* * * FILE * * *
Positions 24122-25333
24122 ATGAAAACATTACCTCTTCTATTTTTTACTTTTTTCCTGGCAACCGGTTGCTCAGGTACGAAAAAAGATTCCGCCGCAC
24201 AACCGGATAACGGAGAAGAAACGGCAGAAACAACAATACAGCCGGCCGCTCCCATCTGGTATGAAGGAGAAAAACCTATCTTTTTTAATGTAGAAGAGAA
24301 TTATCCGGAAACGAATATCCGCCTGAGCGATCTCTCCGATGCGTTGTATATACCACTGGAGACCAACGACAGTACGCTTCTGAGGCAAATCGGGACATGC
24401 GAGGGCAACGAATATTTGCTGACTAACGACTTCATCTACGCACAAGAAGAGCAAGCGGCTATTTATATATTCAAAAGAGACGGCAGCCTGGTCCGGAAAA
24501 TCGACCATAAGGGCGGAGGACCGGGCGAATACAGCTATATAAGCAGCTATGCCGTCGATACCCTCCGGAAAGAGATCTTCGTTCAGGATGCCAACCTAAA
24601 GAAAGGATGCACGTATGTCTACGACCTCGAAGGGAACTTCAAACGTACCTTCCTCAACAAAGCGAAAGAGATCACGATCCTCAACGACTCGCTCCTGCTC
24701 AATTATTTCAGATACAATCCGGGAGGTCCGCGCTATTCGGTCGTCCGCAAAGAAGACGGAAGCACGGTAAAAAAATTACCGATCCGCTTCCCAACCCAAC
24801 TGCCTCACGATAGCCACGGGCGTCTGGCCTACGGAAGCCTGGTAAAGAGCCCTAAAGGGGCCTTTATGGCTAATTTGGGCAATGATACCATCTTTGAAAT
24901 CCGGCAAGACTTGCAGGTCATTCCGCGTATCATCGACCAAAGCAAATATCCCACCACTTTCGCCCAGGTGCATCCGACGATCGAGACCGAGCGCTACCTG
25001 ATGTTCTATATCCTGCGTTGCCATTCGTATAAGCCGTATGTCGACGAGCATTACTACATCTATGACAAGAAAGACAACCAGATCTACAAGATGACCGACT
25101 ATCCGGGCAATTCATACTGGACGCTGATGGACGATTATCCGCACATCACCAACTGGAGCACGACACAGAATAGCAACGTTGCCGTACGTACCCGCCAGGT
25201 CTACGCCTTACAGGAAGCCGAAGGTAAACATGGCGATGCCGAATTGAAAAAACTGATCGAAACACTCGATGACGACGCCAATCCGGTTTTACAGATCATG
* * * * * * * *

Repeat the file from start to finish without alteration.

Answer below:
Positions 24122-25333
24122 ATGAAAACATTACCTCTTCTATTTTTTACTTTTTTCCTGGCAACCGGTTGCTCAGGTACGAAAAAAGATTCCGCCGCAC
24201 AACCGGATAACGGAGAAGAAACGGCAGAAACAACAATACAGCCGGCCGCTCCCATCTGGTATGAAGGAGAAAAACCTATCTTTTTTAATGTAGAAGAGAA
24301 TTATCCGGAAACGAATATCCGCCTGAGCGATCTCTCCGATGCGTTGTATATACCACTGGAGACCAACGACAGTACGCTTCTGAGGCAAATCGGGACATGC
24401 GAGGGCAACGAATATTTGCTGACTAACGACTTCATCTACGCACAAGAAGAGCAAGCGGCTATTTATATATTCAAAAGAGACGGCAGCCTGGTCCGGAAAA
24501 TCGACCATAAGGGCGGAGGACCGGGCGAATACAGCTATATAAGCAGCTATGCCGTCGATACCCTCCGGAAAGAGATCTTCGTTCAGGATGCCAACCTAAA
24601 GAAAGGATGCACGTATGTCTACGACCTCGAAGGGAACTTCAAACGTACCTTCCTCAACAAAGCGAAAGAGATCACGATCCTCAACGACTCGCTCCTGCTC
24701 AATTATTTCAGATACAATCCGGGAGGTCCGCGCTATTCGGTCGTCCGCAAAGAAGACGGAAGCACGGTAAAAAAATTACCGATCCGCTTCCCAACCCAAC
24801 TGCCTCACGATAGCCACGGGCGTCTGGCCTACGGAAGCCTGGTAAAGAGCCCTAAAGGGGCCTTTATGGCTAATTTGGGCAATGATACCATCTTTGAAAT
24901 CCGGCAAGACTTGCAGGTCATTCCGCGTATCATCGACCAAAGCAAATATCCCACCACTTTCGCCCAGGTGCATCCGACGATCGAGACCGAGCGCTACCTG
25001 ATGTTCTATATCCTGCGTTGCCATTCGTATAAGCCGTATGTCGACGAGCATTACTACATCTATGACAAGAAAGACAACCAGATCTACAAGATGACCGACT
25101 ATCCGGGCAATTCATACTGGACGCTGATGGACGATTATCCGCACATCACCAACTGGAGCACGACACAGAATAGCAACGTTGCCGTACGTACCCGCCAGGT
25201 CTACGCCTTACAGGAAGCCGAAGGTAAACATGGCGATGCCGAATTGAAAAAACTGATCGAAACACTCGATGACGACGCCAATCCGGTTTTACAGATCATG